In 1654, in the midst of the Renaissance, the Chevalier de Mere, a French nobleman with a taste for gambling and mathematics, challenged mathematician, physicist, and philosopher Blaise Pascal to solve a puzzle.
The challenge: Divide the stakes of an unfinished game of chance between two players when one is ahead. With the help of Pierre de Fermat, another mathematician, this collaboration led to the development of probability theory, the mathematical foundation of the concept of risk.
This important development paved the way for shipping insurance, life insurance, and, of course, risk-taking in healthcare coverage. In the 1600s, the rate of technological innovation was dramatic. Today is no different.
Healthcare headlines are filled with stories about consolidation –in the hospital market and the payer space. We see large healthcare players blurring the lines of their traditional categories, with payers buying into the provider space, large health systems growing their managed care plans, and non-healthcare companies moving into healthcare.
This consolidation is generating a fear of market concentration. However, balanced with government policy, these strong currents are also driving the greatest decentralization of risk in history.
Just 25 years ago, the vast majority of government-sponsored healthcare risk (Medicare and Medicaid) was carried by federal and state governments. Employer-sponsored health insurance had commercial carriers, but Blue Cross/Blue Shield plans had large shares of the market.
Today, Medicare Advantage plans account for more than one-third of the Medicare population, with enrollment doubling over the past 10 years. And over 90 percent of the non- disabled Medicaid population is enrolled in managed care plans that are overwhelmingly capitated. In the commercial world, large companies seek to manage their healthcare costs by turning to risk arrangements, pushing more financial exposure to employees in the form of high deductible health plans.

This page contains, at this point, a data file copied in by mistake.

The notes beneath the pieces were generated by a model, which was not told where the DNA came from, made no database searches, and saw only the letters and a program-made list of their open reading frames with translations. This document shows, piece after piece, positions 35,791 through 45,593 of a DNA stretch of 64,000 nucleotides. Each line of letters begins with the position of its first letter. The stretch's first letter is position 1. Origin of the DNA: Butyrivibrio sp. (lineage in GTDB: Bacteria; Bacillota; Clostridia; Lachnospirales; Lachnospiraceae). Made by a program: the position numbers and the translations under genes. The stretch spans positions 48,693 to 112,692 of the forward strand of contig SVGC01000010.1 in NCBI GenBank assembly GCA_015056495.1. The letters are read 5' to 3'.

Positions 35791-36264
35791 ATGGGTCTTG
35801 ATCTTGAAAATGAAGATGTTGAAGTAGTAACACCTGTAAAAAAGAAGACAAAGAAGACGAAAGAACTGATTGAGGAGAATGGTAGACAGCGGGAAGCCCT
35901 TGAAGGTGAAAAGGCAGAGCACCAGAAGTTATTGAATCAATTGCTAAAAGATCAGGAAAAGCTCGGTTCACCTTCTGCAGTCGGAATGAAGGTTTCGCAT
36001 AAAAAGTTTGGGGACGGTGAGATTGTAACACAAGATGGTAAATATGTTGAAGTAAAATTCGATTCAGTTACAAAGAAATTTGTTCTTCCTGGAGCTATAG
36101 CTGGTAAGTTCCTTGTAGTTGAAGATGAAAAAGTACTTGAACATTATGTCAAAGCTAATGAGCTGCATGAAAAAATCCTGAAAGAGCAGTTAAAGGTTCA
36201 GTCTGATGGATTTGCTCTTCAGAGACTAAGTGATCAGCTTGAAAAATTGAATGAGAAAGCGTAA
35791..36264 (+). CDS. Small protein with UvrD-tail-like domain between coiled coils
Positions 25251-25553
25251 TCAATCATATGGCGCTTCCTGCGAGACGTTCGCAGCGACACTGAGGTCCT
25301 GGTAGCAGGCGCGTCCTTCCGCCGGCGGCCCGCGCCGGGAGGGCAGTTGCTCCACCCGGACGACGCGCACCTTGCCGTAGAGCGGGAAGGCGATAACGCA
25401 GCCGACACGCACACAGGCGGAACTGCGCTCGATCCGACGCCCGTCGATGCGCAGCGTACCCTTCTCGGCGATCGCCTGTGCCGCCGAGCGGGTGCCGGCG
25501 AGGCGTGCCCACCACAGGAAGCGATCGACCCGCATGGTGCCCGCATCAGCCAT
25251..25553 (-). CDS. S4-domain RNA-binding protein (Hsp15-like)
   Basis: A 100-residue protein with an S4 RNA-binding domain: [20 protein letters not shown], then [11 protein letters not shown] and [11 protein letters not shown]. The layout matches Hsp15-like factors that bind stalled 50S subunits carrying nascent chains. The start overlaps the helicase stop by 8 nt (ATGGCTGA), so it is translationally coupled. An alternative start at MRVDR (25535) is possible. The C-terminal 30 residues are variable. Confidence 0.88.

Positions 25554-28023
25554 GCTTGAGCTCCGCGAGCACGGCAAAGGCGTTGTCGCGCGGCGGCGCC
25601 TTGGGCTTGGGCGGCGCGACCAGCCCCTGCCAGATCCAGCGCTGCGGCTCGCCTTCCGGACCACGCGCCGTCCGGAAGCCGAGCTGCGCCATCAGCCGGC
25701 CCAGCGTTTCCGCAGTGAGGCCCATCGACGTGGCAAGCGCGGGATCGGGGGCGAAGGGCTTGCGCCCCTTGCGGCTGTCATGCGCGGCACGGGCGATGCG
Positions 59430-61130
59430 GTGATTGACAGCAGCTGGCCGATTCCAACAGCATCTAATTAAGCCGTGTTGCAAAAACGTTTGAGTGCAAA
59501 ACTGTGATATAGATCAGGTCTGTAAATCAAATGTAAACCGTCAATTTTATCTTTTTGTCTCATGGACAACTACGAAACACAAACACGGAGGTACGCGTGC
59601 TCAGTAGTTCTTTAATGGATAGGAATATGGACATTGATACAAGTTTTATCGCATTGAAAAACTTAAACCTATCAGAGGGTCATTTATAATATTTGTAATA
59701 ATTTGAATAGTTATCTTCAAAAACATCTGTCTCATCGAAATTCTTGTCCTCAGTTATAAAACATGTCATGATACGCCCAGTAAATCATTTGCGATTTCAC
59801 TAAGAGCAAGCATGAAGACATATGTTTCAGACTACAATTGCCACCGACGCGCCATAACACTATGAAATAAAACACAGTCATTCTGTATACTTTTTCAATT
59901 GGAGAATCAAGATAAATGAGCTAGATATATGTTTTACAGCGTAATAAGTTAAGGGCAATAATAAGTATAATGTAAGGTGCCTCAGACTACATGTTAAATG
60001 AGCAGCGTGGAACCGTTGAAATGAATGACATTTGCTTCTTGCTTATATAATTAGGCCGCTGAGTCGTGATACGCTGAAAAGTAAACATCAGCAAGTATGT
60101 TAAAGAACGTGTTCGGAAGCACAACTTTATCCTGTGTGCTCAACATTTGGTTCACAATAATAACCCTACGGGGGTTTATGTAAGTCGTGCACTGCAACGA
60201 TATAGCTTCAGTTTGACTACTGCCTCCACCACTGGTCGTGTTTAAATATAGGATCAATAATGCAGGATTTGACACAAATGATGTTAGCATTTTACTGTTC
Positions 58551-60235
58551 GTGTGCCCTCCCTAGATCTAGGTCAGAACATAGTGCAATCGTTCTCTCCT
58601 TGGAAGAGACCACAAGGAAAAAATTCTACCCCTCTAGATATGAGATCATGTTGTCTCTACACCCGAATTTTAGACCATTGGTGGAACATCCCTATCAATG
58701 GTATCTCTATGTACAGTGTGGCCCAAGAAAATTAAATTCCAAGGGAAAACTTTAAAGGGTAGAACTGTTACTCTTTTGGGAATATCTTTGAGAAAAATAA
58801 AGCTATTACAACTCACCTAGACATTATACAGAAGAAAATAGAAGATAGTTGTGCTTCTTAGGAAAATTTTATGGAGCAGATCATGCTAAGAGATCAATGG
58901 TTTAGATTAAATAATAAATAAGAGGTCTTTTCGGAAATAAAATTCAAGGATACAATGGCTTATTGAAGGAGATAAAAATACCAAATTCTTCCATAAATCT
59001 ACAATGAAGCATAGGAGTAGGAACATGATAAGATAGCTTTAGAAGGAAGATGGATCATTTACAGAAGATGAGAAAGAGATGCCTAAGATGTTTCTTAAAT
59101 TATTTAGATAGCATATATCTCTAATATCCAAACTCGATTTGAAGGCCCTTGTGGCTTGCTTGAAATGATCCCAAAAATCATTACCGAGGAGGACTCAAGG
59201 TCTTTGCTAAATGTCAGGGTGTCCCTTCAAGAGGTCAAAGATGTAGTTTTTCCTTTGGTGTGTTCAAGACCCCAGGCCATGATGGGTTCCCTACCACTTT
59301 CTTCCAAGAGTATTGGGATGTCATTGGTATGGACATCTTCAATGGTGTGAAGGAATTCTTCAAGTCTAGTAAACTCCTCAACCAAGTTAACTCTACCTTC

Furthermore, many health plans now write capitated arrangements with large provider systems in their network, so hospital systems or large primary care clinics hold financial risk for large portions of their patient base.
These trends point toward a tipping point – where technology used to manage patients and control costs is now in play to create positive ROIs after a few quarters, rather than years.
With the modern statistical techniques of risk adjustment and the algorithms used to identify high-risk patients, those who take risk can spend more on technology for patients with the highest probability of future high-cost episodes, such as re-hospitalizations, ED usage, and developing conditions that are expensive to treat.
In the past, when technology was used across a broad patient population, the ROI was often weak or negative, causing many pilot projects to fail. Today, successful health plans and risk-taking provider organizations use analytics to determine who will benefit from new technology in their own homes.
Remote patient monitoring, once a novelty or a cost center, is increasingly used to manage patients at home and avoid costly re-hospitalizations. Simple items such as scales, blood pressure cuffs, pulse oximeters, and tablets for voice and video chats are being deployed to manage patients at home– patients who used to require (or prefer) the costly institutional care of hospitals and skilled nursing facilities (SNF).
Breakthrough programs, like Hospital at Home and SNF at Home, are being used to reduce cost and give patients the option to stay at home – and these programs are only possible through the utilization of technology.
Going forward, the utilization of technology will increase, moving more and more patients out of expensive care settings and into treatment in their own homes.
Medicare policy – which pays providers a fixed fee for whole episodes of care (bundles) and pays bonuses for reducing costs (ACOs) and increasing capitated arrangements (Medicare Advantage) – is incented to treat patients in the lowest cost and most clinically appropriate setting.
Historically, the choice between keeping a patient in a hospital observation or SNF bed and their own bed at home has been defined by monitoring – whether by a clinician or by being checked on by a family member. Now, the difference between a patient seeing their doctor in a clinic, versus seeing them on a tablet, is being washed away by new business models that account for risk – where a virtual visit costs less than a visit to the clinic.
We will see more and more technology-based diagnostic tools, such as digital otoscopes and stethoscopes and wound care cameras, made available to patients, allowing them to communicate with clinicians and create more convenient, less expensive visits that result in overall lower cost of care.
The common definition of risk is a situation involving exposure to danger. For those who seek to tame risk, we believe it has to do with the exposure to data, not danger.